A new report produced by the International Energy Agency (IEA), the International Renewable Energy Agency (IRENA), the United Nations Statistics Division (UNSD), the World Bank and the World Health Organization (WHO) and released this week says that despite significant progress in recent years, the world is falling short of meeting the global energy targets set in the United Nations Sustainable Development Goals (SDG) for 2030.
On Monday, Portland-Oregon-based flow battery manufacturer ESS announced that it has joined Power Africa, a U.S. government-led partnership coordinated by the U.S. Agency for International Development (USAID), as a private sector partner. ESS is the program’s first flow battery partner.
Yesterday, the Environmental and Energy Study Institute (EESI) announced the launch of the Access Clean Energy Savings (ACES) initiative. ACES provides technical assistance to help rural electric cooperatives and public power utilities apply for the U.S. Department of Agriculture’s (USDA) Rural Electric Savings Program (RESP), which provides zero-interest 20-year loans for improving energy efficiency.
Incredibly, 1.1 billion people – 14% of the world’s population – still live without access to electricity. In rural, remote communities, many people simply have no light after sunset. That makes being productive at night—such as working and learning--extremely difficult. Limiting useful hours of the day by access to daylight holds back personal and economic development and wastes human potential.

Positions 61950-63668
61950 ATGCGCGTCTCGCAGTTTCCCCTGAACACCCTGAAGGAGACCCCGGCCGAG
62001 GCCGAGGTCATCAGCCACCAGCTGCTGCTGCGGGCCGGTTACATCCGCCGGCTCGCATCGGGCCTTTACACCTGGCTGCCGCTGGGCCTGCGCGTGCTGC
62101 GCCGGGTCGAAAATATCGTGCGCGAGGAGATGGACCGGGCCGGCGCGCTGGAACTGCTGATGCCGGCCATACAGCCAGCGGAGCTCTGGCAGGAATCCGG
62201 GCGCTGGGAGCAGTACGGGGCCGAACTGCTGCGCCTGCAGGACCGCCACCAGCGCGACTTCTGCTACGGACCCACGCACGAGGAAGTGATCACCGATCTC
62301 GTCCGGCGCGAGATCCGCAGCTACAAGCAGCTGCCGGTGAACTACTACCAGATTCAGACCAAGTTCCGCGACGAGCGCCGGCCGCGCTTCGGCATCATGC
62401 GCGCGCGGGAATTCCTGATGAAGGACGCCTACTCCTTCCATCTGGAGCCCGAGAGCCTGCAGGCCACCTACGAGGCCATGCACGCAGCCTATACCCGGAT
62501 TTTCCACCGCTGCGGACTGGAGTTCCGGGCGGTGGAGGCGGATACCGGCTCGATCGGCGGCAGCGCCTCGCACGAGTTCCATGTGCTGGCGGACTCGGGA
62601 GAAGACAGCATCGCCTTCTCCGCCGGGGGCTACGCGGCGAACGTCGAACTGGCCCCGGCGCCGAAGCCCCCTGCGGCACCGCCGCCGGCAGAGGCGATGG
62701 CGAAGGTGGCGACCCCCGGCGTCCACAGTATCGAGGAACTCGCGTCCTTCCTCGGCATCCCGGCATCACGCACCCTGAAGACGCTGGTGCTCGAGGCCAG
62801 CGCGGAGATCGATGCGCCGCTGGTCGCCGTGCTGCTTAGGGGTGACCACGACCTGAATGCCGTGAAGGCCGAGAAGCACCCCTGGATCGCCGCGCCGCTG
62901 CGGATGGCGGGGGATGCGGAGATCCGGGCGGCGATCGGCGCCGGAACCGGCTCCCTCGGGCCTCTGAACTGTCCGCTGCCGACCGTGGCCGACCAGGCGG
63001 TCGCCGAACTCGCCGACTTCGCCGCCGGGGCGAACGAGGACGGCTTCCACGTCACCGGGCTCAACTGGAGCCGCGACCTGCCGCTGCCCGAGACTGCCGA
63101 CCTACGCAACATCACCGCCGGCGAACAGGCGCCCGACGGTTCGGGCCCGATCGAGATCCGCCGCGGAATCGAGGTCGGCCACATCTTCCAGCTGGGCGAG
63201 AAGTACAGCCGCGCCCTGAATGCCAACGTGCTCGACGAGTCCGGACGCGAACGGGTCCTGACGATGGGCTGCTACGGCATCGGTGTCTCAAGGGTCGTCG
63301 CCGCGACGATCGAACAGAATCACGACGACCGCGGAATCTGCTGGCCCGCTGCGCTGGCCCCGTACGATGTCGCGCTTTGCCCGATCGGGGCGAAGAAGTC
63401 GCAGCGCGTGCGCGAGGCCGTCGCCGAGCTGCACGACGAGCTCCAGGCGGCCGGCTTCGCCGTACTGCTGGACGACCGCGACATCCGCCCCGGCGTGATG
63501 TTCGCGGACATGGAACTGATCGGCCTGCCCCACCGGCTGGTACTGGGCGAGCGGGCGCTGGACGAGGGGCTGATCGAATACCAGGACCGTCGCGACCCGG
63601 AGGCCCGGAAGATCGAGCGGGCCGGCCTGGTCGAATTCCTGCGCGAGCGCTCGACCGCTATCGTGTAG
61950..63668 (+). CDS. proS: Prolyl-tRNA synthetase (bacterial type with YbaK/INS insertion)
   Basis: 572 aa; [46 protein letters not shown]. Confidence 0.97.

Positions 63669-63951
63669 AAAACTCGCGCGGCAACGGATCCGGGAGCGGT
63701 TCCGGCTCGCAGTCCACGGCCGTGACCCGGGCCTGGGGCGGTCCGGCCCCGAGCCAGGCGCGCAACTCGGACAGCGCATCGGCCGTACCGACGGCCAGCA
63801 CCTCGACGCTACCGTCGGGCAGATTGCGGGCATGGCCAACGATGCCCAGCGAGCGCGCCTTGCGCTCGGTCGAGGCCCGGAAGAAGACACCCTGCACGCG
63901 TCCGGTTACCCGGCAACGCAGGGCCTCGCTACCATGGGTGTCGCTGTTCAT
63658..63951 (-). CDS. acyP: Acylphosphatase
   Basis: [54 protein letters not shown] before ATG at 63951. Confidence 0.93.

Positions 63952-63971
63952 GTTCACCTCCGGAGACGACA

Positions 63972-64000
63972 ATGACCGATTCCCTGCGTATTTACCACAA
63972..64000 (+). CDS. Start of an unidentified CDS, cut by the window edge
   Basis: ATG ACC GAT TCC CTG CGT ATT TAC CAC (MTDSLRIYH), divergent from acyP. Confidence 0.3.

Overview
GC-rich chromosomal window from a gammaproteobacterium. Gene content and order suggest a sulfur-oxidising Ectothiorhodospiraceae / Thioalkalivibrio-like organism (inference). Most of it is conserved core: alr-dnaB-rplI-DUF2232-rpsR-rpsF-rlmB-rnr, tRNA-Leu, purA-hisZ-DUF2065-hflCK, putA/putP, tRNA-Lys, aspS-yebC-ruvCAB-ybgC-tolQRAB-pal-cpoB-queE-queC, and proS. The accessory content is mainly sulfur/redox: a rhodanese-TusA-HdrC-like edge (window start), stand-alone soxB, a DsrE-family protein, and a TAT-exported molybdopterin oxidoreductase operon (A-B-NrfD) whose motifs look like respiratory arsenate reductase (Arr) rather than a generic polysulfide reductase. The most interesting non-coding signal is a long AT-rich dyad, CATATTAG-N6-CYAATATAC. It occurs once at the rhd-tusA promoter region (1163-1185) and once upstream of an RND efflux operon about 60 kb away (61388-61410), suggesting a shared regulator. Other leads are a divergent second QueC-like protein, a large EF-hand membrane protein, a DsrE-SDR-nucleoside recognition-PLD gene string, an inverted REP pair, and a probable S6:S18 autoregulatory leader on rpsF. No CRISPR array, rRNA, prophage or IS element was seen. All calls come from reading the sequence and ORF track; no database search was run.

Solar energy is now providing the electricity for an entire village in Togo of 4000 people, powering streetlights, homes, schools and shops.
The viability of electric vehicles depends in part on a manufacturing plant in eastern Australia, where gleaming white cabinets the size of large refrigerators are loaded onto shipping crates. They’re among the most advanced car chargers available, promising to deliver a full tank of juice in minutes.
There has always been conflict between the generations. But throughout history, this has been the exception rather than the rule: whatever generational differences there have been, they have failed to affect the course of human progress.
Resilient power is on the rise, and not just for big industry and market rate customers. Affordable housing developers have started to include solar PV and battery storage (solar+storage) in designs for new affordable housing complexes; and solar+storage for critical public facilities, like wastewater treatment plants and fire stations, are increasingly recognized by state and local governments as necessary investments. Despite this progress, one vulnerable population has remained basically untouched by the resilient power movement; individuals dependent on in-home medical equipment.
Telecom companies like AT&T, T-Mobile, BT, Euskaltel, and Telstra have signed some of the biggest corporate power purchase agreements (PPAs) to date. Telecommunications giant AT&T is ranked second in corporate PPAs and BT is only one step short of being 100% renewable on paper.
In late February, Hawaiian Electric Companies announced that they have achieved a consolidated 27 percent renewable portfolio standard in 2018, even with the loss of Hawaii Island’s geothermal resource for most of the year following the Kilauea volcanic eruption. Hawaii has a goal of reaching 100 percent renewable energy by 2045.